Adobe announced the release of Adobe Anywhere for video. With Adobe Anywhere, headaches in video post involving management of assets, especially large file transfers, can be lessened for enterprise-level organizations.
Adobe Anywhere can serve to bring teams together virtually, enabling them to log, edit, share and finish video post-production using standard networks and hardware.
Today’s release of Adobe Anywhere supports the latest versions of Adobe Premiere Pro CC and Adobe Prelude CC, while support for After Effects CC is expected later in 2013. For pricing information, you can contact an Adobe account rep at firstname.lastname@example.org.
Bart Walczak had Creative Impatience for Adobe Anywhere, but after details learned at NAB he extended his hopes to the future in Adobe Anywhere – Currently An Enterprise Solution Only:
“In the end, the message is pretty clear: right now Adobe Anywhere is aimed at the enterprise players like CNN and large post houses who can afford the necessary equipment or perhaps can fit it into an already existing hardware structure. Certainly, the benefits are great, but the little folk can only hope that at some point these solutions will trickle down.”
Note: Victoria Nece discussed DIY Adobe Anywhere: Collaborating in After Effects and Premiere via a Synced Dropbox Folder.
Adobe Anywhere “is installed on a cluster of servers and is powered by two core components: the Adobe Anywhere Collaboration Hub and the Adobe Mercury Streaming Engine. The Adobe Collaboration Hub contains all the project information and metadata, manages user access, and allows multiple team members to access and work on the same project files simultaneously. The Adobe Mercury Streaming Engine is a key technology used across applications and provides real-time, dynamic viewing streams with GPU-accelerated effects of Adobe Premiere Pro CC and Adobe Prelude CC sequences.”
Here's a video description by product manager Michael Coleman from 129Creative, and a look at how Adobe Anywhere was used at CNN (Firefox may not play embeds):
Later, Adobe's Enzo Guerrera, a scientist at Adobe and one of the original creators of Adobe Anywhere, talked about it recently:
New tech: Adobe Anywhere by John Montgomery at Fxguide (September 2012) had some nice detail on this new kind of collaboration:
Adobe is pushing for a new way of working together using Anywhere. “The older way of working,” outlines Coleman, “is that you would create a local project file on your machine and if you wanted to collaborate with me, you would send that to me, I would maybe re-link the footage and I’d have to figure out what to pull from your project file and my project file.”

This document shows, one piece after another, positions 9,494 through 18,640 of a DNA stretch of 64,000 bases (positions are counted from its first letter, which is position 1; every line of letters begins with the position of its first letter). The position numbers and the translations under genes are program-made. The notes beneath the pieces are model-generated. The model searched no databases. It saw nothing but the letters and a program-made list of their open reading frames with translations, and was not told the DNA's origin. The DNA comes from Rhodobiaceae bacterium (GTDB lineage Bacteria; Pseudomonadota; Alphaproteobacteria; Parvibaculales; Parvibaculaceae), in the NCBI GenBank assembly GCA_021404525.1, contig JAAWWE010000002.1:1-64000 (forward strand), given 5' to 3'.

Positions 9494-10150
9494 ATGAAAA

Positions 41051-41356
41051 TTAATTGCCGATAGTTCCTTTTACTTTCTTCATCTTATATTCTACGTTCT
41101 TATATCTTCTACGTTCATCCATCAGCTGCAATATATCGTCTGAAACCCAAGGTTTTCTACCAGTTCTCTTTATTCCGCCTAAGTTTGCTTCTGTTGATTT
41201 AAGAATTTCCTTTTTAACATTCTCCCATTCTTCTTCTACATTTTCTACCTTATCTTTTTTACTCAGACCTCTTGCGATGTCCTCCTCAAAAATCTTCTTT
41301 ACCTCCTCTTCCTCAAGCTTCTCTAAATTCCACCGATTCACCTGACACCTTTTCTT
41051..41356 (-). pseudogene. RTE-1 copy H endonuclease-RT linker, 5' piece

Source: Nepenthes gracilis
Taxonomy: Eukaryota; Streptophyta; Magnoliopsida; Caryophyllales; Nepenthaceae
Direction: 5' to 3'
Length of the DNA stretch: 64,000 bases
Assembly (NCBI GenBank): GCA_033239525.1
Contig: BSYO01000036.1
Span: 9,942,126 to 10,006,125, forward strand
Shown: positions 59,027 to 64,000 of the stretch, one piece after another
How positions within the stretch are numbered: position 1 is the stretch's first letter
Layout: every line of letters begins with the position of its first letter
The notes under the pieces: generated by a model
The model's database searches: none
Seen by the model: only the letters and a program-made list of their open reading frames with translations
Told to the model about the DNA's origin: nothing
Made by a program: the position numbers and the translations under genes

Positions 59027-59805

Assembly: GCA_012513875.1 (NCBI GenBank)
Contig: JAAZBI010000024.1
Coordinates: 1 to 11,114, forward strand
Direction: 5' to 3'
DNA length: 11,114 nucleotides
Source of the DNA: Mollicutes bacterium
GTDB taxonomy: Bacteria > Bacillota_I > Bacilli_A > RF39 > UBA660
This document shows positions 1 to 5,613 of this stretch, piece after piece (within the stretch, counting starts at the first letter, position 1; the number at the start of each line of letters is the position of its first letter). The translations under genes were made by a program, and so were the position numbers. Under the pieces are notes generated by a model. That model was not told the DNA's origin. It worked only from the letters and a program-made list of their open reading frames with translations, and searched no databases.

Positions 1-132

“With Anywhere, it’s quite different,” continues Coleman. “Instead of having a single user project file, we have this new notion which we call a ‘production’. A production is a multiple user/multiple application shared workspace. You can think about it like a shared project file, but the key difference is that multiple applications can access it and multiple people can. So instead of being just limited to just PremierePro people collaborating with PremierePro people, you can have a Prelude person working on the same footage at the same time, the same folders, the same project structure as the Premiere editors are. It’s really a shared environment.”
Coleman says some of the existing workarounds when collaborating will also no longer be necessary. “The typical things people would do would be, they’d lock a bin, for example,” he says. “That would mean that you’re using that for now and no-one else could use it. So we’ve gotten rid of the notion of ‘lock’ and we now have the idea that people shouldn’t be blocked from working on things – a lot of times where I’ll just open a sequence to have a look at it – there’s no reason to block it to do that. So we allow people to collaborate on the same media at the same time, and we manage the conflicts should anything occur.”
Anywhere does this by having each user work in their own virtual ‘sandbox’ if they are editing the same sequence at the same time. “If we then share our changes,” says Coleman, “then we’d have a conflict. At that point, the system says, ‘Hey, what do you want to do? Do you want to take his changes or your changes?’” The conflicts are at the sequence or asset level, currently, and there are revert tools available too, allowing users to roll back to a previous version of the edit.